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Yoshiaki Koizumi

Two seperate interviews from 1996 with Shigeru Miyamoto and other Nintendo employees who worked on Super Mario 64 together were recently translated and published on the website Shmuplations for any interested party to read.

The interviews come from a time where Super Mario 64 had just been released and was making waves in the gaming world. The questions cover a variety of topics about Super Mario 64, focusing mostly on the creative process of designing a game in 3D compared to 2D and the early history of the game.

On the origins of Super Mario 64 and how the project got started, Miyamoto had this to say:

Well, in the beginning… we were working on something really simple—deceptively simple, even, from the perspective of the team that would go on to finish the huge, final game. (laughs) There was a room made of simple lego-like blocks, and Mario and Luigi could run around in there, climb slopes, jump around, etc. We were trying to get the controls right with an analogue 3D stick, and once that felt smooth, we knew we were halfway there. And so, along the way, we realized wanted to create a slightly larger area for them to move around in…

German website Nintendo-Online published a new report about The Legend of Zelda: Majora’s Mask today. The site took a look back on the game’s creation and how it came to be.

One interesting aspect about Majora’s Mask is that it was partially inspired by a cancelled project from Yoshiaki Koizumi, who went on to work on the Ocarina of Time sequel. If you haven’t heard about this before, you may want to check out the information summary passed along by Nintendo-Online – it’s definitely interesting!

– Yoshiaki Koizumi, current producer of the 3D Super Mario games at EAD Tokyo, co-directed Super Mario 64 and Ocarina of Time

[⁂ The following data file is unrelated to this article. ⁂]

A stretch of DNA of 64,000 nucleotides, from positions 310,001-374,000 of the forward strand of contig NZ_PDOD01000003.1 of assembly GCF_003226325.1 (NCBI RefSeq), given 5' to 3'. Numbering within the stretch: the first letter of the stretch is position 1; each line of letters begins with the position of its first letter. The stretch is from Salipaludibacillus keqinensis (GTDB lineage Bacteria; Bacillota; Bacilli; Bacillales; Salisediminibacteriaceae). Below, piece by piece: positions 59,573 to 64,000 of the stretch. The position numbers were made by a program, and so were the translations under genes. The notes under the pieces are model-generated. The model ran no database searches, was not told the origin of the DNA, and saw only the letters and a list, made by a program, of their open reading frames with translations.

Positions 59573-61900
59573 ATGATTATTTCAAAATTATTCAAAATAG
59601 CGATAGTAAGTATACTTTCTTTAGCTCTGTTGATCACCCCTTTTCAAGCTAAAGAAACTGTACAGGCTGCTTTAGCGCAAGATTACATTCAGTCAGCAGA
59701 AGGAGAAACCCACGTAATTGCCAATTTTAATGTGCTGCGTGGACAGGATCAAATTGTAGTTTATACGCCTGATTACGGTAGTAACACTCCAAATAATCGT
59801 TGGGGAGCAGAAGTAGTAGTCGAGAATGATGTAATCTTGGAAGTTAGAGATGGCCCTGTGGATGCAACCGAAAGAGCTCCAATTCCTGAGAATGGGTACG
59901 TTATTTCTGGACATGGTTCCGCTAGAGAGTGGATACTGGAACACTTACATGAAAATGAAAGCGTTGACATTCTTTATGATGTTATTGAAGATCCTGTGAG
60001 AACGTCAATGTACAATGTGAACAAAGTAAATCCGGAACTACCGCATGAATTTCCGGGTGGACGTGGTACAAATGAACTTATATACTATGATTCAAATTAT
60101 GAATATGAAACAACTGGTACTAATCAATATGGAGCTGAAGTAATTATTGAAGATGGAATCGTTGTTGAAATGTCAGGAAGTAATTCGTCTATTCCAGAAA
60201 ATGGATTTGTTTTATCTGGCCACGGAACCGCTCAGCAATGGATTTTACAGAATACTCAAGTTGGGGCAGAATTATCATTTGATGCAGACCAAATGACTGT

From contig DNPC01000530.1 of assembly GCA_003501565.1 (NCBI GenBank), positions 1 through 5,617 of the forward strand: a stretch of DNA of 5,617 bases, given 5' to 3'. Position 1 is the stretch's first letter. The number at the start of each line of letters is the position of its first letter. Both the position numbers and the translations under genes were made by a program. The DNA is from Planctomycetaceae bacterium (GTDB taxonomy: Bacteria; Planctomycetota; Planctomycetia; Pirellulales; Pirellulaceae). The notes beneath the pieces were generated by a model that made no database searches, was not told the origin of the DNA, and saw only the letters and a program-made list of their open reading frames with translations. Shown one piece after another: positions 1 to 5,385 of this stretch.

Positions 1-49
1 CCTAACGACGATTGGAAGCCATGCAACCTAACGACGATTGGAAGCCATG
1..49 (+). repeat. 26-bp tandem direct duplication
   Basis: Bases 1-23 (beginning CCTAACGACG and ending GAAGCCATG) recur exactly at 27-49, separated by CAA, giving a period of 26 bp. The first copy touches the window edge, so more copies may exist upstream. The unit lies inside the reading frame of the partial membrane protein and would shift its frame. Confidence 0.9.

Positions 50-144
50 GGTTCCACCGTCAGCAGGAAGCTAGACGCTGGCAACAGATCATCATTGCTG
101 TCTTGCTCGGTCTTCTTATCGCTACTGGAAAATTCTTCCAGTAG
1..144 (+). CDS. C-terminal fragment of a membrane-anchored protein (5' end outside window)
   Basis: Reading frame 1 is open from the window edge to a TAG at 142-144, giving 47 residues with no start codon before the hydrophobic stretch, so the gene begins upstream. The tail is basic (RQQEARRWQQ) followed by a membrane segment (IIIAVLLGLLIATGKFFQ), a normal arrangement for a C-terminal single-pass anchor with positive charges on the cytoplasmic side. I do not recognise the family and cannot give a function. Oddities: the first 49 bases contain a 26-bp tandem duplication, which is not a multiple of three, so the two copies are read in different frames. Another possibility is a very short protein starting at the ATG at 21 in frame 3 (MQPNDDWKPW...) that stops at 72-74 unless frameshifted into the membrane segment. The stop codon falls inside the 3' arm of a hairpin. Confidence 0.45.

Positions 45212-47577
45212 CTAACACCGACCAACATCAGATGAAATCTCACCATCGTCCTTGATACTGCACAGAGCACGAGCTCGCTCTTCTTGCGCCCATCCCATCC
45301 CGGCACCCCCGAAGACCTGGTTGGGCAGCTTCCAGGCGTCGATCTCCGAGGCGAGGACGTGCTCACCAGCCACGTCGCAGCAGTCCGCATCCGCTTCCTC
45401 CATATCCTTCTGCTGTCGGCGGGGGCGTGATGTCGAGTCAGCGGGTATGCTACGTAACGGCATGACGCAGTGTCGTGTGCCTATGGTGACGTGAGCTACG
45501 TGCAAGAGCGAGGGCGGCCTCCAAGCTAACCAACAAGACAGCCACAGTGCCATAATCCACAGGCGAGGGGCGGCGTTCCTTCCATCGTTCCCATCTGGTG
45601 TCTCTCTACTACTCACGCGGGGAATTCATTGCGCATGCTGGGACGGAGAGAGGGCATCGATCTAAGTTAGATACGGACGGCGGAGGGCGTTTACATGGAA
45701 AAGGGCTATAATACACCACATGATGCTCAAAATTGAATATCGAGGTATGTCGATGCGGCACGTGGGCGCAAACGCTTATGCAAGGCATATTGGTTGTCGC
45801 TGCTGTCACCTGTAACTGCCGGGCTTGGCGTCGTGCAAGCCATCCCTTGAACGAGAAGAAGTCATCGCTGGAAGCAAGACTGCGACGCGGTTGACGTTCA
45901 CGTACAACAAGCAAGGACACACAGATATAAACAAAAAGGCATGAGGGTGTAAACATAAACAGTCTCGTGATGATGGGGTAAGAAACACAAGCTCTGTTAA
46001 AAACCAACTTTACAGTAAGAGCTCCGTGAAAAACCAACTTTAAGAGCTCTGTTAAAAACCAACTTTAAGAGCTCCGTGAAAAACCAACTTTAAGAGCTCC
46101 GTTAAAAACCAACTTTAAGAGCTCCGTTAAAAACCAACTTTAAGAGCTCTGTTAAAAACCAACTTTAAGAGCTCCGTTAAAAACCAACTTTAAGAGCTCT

– After Ocarina of Time, Koizumi started working on a new game (late 1998?)
– The project was likely a completely new game; Koizumi described it as “a board game, based around the theme of cops and robbers”
– The player was supposed to catch a robber within a week, which in reality should take about a hour
– Takumi Kawagoe, cut scene director of OoT, was also involved with this project
– Shortly after the beginning of the project, Miyamoto and Aonuma transferred Koizumi as a co-director to Majora’s Mask
– Because of that, Koizumi’s new project was cancelled (early 1999?); there is no more information available on the game
– The Three-Day-System of Majora’s Mask has been heavily influenced by Koizumi’s cancelled project
– Accordingly, Majora’s Mask was originally supposed to take seven days to complete, but the concept had to be scaled down to three days as Majora’s Mask had to be developed within only one year


EDGE has published its full Super Mario 3D World interview/article with directors Koichi Hayashida and Kenta Motokura as well as producer Yoshiaki Koizumi. New concept art from the game is now available as well.

You can find some quotes from the three Super Mario 3D World devs below (with even more on EDGE). The concept art is posted above.

What’s the team behind Super Mario 3D World working on next? Why, a new Mario game of course!